One of the important domestic airports of India is Varanasi from where you can reach Sarnath. Almost all public and private airlines operate flights on regular basis to Varanasi linking it to cities like Mumbai, Khajuraho, Chennai and Delhi. Varanasi can also be reached from Kathmandu.

The nearest airport from Sarnath is the Lal Bahadur Shastri Airport at Babatpur (Varanasi). Sarnath stands approximately 27Kms from this airport.

Airports Close to Sarnath                                                                                 Distance
Lal Bahadur Shastri Airport, Varanasi   (VNS) 27 km
Bamrauli Airport, Allahabad (IXD) 143 km
Netaji Subhash Chandra Bose Intl Airport, Kolkata (CCU) 676 km
IGI Airport, Delhi (DEL) 740 km

By Road
Varanasi, being an important tourist destination, is well linked to other cities in India. A number of Government owned buses connect Sarnath to the adjoining cities. Many cities of Uttar Pradesh like Allahabad, Mathura, Agra, Lucknow, Kanpur etc have Private A/C and non A/C deluxe buses running on Varanasi route.

By Train
A small railway station connecting Sarnath to Gorakhpur and Varanasi is located in Sarnath. Varanasi Junction is the major railway station, which is situated 10 Kms away from the place. Varanasi Junction railway station is linked to all major cities of the country via trains.

Trains Arriving/Leaving Sarnath Railway Station(Please verify for latest timings)

Starting Station Train Arrival at Sarnath Service Days
Chhapra (CPR) Sarnath Express (15159) 11:29 AM All Days
Gorakhpur (GKP) Gkp Muv Pass (55149) 05:28 AM All Days
Lucknow Ne (LJN) Ljn Muv Exp (15008) 12:11 PM All Days
Manduadih (MUV) Muv Ljn Express(15007) 05:22 PM All Days
Manduadih (MUV) Muv Gkp Pass(55150) 11:38 PM All day

Local Transportation from Varanasi to Sarnath
If you are residing in a hotel in Varanasi you may easily board a taxi or auto on hire and travel to Sarnath in approximately half an hour to 1 hr. Though Sarnath is only 10Kms away from Varanasi the commuting time is slightly more due to the poor road conditions and traffic congestion though improvements are slowly taking place.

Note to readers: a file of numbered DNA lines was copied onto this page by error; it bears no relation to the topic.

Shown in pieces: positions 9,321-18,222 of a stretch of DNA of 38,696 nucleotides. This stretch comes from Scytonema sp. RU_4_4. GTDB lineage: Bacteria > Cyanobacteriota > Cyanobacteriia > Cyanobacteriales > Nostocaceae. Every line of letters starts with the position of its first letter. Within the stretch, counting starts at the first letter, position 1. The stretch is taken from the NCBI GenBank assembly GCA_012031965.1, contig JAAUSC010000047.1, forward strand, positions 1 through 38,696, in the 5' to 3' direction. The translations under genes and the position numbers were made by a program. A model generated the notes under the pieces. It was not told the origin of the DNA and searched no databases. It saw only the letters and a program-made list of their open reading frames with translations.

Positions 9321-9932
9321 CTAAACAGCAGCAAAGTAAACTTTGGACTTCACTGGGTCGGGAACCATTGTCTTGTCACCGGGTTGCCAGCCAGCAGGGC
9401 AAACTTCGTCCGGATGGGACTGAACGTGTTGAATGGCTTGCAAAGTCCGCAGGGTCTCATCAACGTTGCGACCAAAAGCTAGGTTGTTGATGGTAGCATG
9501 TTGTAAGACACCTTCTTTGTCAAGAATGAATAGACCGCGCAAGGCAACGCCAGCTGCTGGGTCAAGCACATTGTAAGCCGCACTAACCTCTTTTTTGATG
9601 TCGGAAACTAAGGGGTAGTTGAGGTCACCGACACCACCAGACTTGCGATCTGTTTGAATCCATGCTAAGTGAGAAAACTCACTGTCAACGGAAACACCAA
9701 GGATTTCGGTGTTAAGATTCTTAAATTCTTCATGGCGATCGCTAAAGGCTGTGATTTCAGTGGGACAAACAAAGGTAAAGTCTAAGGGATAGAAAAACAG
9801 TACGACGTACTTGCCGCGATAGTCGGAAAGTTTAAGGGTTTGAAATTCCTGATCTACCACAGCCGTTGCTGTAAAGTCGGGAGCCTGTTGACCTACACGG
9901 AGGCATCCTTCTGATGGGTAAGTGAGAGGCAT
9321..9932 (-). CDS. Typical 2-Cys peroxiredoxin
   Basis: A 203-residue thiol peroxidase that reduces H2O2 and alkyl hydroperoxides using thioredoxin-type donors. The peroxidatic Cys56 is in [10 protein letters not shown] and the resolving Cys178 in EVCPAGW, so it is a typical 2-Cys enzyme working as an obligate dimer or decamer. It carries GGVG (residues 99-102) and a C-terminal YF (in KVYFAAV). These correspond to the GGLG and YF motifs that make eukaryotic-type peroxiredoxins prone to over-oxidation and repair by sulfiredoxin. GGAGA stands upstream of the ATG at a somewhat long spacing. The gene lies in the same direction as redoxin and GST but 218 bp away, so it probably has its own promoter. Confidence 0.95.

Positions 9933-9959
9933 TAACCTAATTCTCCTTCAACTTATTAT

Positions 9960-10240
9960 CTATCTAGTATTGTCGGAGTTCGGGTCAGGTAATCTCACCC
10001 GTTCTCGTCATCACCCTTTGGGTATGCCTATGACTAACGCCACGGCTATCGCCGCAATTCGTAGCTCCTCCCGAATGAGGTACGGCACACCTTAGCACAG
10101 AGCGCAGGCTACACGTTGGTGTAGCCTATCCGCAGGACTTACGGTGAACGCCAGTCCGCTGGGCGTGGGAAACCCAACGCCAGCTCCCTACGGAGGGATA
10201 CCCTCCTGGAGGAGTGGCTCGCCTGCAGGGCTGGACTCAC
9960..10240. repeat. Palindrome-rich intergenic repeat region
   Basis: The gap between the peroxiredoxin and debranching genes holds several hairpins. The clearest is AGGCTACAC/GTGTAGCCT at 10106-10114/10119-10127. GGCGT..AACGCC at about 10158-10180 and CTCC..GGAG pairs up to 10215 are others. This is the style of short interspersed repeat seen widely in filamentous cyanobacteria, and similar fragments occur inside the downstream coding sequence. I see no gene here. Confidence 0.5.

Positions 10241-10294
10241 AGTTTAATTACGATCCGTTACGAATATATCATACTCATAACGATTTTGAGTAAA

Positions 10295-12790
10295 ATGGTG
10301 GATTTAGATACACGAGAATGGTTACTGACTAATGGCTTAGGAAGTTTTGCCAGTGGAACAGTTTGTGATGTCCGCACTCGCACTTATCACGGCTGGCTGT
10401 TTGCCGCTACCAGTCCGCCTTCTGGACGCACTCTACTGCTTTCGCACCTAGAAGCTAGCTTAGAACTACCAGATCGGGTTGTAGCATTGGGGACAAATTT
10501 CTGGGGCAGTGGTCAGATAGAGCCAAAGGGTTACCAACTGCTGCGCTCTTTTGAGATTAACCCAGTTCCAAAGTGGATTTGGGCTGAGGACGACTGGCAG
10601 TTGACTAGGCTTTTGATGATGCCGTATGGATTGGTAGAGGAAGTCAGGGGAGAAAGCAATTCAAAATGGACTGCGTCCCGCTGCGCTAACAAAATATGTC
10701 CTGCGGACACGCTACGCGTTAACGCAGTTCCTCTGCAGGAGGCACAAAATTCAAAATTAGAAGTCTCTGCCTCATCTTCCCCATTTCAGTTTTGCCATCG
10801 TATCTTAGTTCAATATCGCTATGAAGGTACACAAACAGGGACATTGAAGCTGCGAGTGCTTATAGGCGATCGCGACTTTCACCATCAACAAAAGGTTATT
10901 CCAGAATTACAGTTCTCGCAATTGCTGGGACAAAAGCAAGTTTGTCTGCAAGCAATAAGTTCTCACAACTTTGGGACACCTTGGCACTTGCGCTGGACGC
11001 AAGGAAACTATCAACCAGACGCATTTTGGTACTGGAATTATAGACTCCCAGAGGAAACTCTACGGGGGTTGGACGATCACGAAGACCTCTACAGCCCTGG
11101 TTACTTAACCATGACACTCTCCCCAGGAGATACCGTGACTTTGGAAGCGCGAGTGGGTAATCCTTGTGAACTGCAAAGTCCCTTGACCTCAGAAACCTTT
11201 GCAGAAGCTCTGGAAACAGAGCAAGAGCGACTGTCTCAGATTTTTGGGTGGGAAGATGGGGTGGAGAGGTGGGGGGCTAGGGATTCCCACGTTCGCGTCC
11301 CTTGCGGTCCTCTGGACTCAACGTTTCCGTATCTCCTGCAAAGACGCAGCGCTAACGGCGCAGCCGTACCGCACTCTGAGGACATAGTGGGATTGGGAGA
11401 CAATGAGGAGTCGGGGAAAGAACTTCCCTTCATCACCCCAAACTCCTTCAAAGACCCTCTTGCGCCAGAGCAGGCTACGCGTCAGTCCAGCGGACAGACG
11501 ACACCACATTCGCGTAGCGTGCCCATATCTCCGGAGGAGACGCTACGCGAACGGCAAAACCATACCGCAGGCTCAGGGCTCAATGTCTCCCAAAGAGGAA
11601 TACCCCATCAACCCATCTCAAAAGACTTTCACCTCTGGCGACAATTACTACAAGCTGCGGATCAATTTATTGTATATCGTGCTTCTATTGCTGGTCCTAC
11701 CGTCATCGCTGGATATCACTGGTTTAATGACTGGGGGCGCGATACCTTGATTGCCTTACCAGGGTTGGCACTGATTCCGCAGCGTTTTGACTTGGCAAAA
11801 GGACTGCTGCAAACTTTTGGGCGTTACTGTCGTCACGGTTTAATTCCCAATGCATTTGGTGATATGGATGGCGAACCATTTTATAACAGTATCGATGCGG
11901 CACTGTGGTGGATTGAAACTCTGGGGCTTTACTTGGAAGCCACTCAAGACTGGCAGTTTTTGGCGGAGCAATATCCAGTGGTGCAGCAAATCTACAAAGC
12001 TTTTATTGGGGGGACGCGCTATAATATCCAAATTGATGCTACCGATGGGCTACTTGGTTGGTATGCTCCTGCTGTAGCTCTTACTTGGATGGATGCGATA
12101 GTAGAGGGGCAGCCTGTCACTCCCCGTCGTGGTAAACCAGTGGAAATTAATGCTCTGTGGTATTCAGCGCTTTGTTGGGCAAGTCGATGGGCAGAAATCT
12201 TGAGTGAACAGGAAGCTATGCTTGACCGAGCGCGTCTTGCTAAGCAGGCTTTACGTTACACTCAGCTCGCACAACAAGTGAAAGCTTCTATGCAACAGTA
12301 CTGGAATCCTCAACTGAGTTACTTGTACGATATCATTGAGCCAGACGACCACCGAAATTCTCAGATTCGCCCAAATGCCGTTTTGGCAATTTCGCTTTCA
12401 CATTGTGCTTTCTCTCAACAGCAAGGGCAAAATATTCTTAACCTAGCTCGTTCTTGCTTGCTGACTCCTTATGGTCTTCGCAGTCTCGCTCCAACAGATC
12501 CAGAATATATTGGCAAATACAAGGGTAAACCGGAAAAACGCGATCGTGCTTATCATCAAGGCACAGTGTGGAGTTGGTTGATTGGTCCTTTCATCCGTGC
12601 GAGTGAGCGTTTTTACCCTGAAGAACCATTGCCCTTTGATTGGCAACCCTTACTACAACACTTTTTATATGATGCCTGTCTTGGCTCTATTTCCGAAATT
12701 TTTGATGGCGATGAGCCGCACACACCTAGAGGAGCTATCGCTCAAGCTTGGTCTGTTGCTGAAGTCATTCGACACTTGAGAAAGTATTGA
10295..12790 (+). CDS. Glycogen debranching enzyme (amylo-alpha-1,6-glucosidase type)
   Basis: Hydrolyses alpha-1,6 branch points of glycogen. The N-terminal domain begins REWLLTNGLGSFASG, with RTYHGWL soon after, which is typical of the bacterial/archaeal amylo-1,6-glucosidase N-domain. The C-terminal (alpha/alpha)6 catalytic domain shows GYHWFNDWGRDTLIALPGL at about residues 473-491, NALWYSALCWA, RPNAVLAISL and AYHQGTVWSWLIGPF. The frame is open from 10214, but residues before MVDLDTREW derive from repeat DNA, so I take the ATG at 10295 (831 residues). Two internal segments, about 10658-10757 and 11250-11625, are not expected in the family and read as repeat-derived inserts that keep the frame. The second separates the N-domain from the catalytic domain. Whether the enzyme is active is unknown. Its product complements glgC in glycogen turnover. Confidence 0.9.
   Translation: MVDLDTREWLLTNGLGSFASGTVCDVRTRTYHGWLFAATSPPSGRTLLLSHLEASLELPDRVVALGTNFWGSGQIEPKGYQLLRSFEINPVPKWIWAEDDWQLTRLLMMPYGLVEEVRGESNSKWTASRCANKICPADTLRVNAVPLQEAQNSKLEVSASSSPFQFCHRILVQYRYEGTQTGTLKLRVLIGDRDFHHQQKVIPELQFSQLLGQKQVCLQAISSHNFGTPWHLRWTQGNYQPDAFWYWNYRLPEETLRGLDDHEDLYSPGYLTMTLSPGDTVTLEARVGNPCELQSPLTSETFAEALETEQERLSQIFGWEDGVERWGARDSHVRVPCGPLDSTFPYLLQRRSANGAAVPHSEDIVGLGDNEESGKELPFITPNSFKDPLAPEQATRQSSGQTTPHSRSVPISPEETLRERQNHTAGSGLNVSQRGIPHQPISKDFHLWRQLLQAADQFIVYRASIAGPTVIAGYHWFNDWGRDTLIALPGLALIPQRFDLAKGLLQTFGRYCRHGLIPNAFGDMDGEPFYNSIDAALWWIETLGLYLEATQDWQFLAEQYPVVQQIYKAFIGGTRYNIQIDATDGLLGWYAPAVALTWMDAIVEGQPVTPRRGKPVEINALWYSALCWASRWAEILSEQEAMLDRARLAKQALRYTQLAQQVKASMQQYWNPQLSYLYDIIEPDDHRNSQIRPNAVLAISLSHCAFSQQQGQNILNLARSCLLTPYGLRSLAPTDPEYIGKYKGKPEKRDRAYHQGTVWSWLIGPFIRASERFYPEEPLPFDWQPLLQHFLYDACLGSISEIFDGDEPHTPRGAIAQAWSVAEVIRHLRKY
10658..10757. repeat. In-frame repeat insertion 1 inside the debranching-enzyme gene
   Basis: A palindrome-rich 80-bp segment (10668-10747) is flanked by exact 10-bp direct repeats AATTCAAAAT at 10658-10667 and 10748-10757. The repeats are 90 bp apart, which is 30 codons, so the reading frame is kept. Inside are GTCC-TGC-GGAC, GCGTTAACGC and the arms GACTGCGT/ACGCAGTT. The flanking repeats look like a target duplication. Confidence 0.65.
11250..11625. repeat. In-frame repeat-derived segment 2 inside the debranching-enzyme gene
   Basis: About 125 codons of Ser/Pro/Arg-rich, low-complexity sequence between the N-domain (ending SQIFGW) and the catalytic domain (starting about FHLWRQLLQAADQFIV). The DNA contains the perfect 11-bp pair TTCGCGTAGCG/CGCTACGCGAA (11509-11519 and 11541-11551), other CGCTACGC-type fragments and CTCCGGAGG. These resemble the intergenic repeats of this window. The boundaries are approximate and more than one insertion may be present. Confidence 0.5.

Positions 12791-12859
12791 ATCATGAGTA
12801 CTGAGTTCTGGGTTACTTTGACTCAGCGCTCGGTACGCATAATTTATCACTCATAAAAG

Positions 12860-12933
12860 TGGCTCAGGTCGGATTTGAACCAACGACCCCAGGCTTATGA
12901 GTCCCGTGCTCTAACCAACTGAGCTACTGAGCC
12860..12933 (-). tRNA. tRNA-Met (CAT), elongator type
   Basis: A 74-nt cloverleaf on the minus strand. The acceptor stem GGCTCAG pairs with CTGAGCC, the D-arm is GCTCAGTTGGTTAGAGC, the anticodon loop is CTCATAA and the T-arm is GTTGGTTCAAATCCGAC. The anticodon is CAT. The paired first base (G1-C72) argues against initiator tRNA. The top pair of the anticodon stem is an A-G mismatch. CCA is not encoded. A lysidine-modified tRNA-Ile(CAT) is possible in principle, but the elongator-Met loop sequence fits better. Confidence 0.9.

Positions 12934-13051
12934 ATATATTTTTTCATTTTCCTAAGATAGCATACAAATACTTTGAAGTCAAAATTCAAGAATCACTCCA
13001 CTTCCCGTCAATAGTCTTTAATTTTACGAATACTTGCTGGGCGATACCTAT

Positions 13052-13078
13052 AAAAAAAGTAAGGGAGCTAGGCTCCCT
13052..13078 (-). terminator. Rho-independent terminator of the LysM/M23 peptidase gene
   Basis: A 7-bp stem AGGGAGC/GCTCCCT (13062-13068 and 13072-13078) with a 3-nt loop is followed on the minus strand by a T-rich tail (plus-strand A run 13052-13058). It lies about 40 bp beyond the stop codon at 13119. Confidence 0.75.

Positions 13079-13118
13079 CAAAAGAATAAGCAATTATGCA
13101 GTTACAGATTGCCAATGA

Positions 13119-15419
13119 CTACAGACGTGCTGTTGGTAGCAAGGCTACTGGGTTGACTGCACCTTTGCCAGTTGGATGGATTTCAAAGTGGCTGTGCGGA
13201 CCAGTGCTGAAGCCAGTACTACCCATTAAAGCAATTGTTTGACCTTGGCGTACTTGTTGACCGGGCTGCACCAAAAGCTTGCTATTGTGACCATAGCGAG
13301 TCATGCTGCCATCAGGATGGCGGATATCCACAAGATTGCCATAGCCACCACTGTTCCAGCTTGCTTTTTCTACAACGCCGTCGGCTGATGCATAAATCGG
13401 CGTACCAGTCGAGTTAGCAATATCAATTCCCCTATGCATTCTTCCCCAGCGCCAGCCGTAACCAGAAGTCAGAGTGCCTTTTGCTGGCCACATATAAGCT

Some also prefer to explore the route from Varanasi to Sarnath by auto Rickshaw. You may settle a price with the driver before the trip that may include the trip there, the waiting time and the trip back. In Sarnath you can go exploring the place in an auto rickshaw, taxi, bicycle, cycle rickshaw or by walking.

Accomodation

  • .  Forest Rest House, Sarnath.
  • .  Mahabodhi Society Dharamshala, Sarnath.
    Ph. (0542)2595955, Telefax : (0542)2595922 Fax 2595877
  • .  Jain Dharamshala, Sarnath.
  • .  Rahi Tourist Bungalow (UPSTDC) Sarnath
    Ph. : (0542)2595965 Fax.: (0542)2595379
    e-mail.: rahimrigdave@up-tourism.com
  • .  Hotel Golden Buddha Ph. : 9935039368
  • .  Sarnath Motel & Resort Ph. : (0542)2591212, 13
  •  Hotel Surabhi International Ph.: (0542)2587993,
    Fax : (0542)2587992
  • .  Kumar Guest House Ph. : (0542) 2587373

UP Tourism Accommodation

  • .  Modern Reception Centre, Sarnath
  • .  Tourist Bungalow, (UPSTDC), Sarnath. (0542)2595965     Fax-(0542)2595379
    e-mail.: rahimrigdave@up-tourism.com

Conclusion

Sarnath is one of the most sacred places for the Buddhists as Buddha gave his first sermon there called the Wheel of Law. The Wheel symbolizes the world with its illusory nature which goes on and on in infinite cycles of birth and death because of ignorance, attachment and desires and practising the tenets of Buddhism can enable mankind to transcend suffering and attain Bliss and Enlightenment.

References